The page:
June 4th, 2017
An aspiring and successful actor, Che is deeply immersed in the Rochester cultural scene. So much so, we’ve named him Che of The Town!
Exclusively for Talker, Che has solicited and is conducting interviews from about 80 Rochestarians working in a diversity of creative fields.
For the full series, see Che of The Town: Interviews
I went to private schools with a lot of white kids. Dutifully instructed: what to wear, how to present. Tie up, pants rolled, buttons fastened. Dress code enforced, humanity lost [in the shuffle of masculinity, u see]. Physical, mental, emotional violence. We forgive them for it.
A grey prison of imaginary trophies called grades that win college, a job, money, a wife, offspring [be fruitful and multiply, amirite?]. Send your kids to private school, become investment bankers or hedge fund managers or presidents.
jk jk, not for me.
The Wicked Witch of the West. Literally shows up in a ball of fire looking for a fight. That’s it, right there. The ultimate display of guts, showmanship. She isn’t taking shit from anyone. That’s me.
I don’t know what makes someone be an artist. I have to make things. Songs, stories, sounds, people, poetry. This desire is the exact opposite of what I understood formal schooling to be. It’s complete unbridled thought (some people say ‘creativity’). For many years I created in secret. In school, for example, I’d be told a character I was writing couldn’t speak a certain way because it wasn’t proper English, and my grade would be reduced. Developing my artistry has been me taking the uniform dress code off of my brain, and saying “go! run! fly! wherever!”.
Invention doesn’t happen if the mind doesn’t have the ultimate freedom to go anywhere it wants. We are all free.
I am told “no” probably every day in some form. In the ‘biz’, in saying hello on the subway, in pitching a project, there are a million daily “no’s”. I don’t take it personally. The whole world is waiting for each of us to show up and do our work. That piece of it, the art-MAKING piece, has nothing to do with one person’s “no”. It has everything to do with my “yes”, every day.
What do you believe sets you apart from other artists/entertainers?
I am not any other artist or entertainer, I am this one. No one is me, and I am nobody else. Social media encourages us to spend so much time thinking about what everybody else is doing, except ourselves.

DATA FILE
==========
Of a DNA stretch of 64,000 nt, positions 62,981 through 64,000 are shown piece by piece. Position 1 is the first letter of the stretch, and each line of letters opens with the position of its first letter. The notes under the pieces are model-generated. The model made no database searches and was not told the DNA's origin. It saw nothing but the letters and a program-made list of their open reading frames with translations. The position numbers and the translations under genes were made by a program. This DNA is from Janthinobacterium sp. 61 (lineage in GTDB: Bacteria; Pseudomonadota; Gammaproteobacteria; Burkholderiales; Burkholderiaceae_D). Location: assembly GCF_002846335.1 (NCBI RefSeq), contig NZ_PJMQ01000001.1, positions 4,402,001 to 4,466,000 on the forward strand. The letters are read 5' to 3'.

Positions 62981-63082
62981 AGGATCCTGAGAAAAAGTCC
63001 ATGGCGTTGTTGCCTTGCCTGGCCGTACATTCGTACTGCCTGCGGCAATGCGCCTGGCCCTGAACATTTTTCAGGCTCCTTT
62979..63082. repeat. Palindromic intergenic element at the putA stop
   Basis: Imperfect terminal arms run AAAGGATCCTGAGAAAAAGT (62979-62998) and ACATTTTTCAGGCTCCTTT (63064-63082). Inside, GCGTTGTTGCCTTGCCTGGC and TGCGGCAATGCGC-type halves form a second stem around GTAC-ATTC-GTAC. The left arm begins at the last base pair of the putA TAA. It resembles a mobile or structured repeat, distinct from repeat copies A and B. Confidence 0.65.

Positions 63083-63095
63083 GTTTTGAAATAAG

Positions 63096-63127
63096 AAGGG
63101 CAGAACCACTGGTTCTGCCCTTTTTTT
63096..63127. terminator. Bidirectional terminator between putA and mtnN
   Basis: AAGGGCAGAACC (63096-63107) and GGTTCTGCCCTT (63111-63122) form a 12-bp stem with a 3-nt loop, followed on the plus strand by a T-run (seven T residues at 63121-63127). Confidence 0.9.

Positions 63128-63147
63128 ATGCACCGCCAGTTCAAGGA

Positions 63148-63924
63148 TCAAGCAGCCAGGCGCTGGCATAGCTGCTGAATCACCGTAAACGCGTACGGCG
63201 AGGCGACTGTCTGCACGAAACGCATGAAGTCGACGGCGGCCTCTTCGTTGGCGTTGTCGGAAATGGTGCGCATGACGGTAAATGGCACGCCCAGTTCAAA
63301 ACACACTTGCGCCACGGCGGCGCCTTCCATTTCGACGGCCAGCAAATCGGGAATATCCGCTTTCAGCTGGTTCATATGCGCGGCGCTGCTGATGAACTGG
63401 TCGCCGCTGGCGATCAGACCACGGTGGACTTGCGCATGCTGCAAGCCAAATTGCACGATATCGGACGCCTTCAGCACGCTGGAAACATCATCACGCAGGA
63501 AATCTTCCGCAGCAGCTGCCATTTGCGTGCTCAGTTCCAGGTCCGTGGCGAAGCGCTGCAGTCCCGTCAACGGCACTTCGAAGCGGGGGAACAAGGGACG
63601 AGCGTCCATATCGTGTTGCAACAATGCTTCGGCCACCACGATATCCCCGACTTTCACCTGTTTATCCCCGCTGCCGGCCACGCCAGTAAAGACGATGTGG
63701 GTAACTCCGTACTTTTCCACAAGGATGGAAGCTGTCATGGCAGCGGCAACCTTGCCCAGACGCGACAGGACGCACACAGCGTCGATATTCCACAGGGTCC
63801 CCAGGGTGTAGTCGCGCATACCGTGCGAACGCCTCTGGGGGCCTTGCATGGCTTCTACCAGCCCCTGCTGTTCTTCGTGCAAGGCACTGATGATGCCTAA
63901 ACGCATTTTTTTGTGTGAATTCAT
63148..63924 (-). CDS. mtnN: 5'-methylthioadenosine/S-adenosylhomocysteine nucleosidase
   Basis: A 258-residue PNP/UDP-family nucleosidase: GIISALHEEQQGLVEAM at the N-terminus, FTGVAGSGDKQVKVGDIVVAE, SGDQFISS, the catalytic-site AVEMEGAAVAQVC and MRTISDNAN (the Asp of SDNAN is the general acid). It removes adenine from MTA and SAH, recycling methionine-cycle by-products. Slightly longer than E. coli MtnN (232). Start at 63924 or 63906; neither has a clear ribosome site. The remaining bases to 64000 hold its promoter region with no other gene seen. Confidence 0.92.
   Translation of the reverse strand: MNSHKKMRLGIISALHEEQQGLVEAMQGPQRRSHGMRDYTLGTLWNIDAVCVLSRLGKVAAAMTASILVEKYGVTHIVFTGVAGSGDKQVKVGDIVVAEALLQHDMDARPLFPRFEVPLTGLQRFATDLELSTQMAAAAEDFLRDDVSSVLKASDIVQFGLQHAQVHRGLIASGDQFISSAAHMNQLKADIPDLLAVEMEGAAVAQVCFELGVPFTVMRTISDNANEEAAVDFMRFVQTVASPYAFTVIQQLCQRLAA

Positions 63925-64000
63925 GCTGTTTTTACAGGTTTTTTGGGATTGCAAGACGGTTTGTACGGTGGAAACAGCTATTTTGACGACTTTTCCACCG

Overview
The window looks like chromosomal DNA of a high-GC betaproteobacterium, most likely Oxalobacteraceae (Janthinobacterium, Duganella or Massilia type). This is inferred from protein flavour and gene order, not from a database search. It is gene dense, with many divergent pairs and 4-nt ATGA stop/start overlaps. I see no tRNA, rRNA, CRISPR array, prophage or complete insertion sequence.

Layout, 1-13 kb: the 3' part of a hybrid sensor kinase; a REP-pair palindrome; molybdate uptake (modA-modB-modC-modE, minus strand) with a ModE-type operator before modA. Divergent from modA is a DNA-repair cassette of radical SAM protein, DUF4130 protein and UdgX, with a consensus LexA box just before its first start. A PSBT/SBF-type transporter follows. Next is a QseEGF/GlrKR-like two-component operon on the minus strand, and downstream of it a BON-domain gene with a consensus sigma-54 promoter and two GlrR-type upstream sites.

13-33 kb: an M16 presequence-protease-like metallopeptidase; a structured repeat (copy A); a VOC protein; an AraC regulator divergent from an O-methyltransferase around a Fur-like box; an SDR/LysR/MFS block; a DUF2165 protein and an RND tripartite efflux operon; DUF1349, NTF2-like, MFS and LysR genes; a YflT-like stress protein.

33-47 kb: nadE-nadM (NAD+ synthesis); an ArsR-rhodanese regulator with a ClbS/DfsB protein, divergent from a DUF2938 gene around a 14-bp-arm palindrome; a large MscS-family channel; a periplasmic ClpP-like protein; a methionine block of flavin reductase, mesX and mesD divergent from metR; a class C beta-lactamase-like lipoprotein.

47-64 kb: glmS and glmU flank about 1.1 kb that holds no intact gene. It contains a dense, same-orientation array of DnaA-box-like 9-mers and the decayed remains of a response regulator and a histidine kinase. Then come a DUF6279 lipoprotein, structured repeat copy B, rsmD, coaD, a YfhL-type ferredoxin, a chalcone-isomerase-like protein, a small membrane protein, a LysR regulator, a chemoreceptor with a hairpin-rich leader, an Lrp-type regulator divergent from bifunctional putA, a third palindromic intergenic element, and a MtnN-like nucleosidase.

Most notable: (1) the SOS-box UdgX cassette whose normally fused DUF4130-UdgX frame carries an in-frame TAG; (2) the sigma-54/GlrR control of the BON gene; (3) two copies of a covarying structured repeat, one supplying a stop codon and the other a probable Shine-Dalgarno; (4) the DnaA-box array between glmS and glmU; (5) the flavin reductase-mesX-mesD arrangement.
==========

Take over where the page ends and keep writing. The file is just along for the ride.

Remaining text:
Each of us is inherently unique because of our biology and social experience. So what is there to do besides show up and do the work? Claim ownership over it, and let other people determine what is original or special about it.
Do you have other interests or hobbies?
I meet strangers daily.
Also, I am actively learning astrology.
Any projects you have out or currently working on?
FARMED is a podcast-album of songs and interviews inspired by George Orwell’s “Animal Farm.” It will be released digitally sometime this calendar year. A version made for the stage will appear at American Theatre Company in June, 2018.
Chasing Fear, a refugee musical based on an ancient Turkish folktale, is currently being developed with my collaborator Blake McCarty. To my knowledge, it will be the first musical in the music-theatre cannon written in both Turkish and English.
On a committee that reshapes the form and function of Broadway musicals. We have the largest stages in the world. What are we using them to say? Who has access to their message? I do not know if art can change the world, but it has certainly changed mine. Theatre-makers need to be going out of their way to reach audiences outside of their usual spheres. Whatever it takes. Nothing is more powerful than ideas, and we need great ideas immediately so that in five years we still have the opportunity to share them.
What advice can you give to aspiring artists/entertainers?
Show up, articulate a vision, and get really good.
How can we follow along in your journey? Social media?
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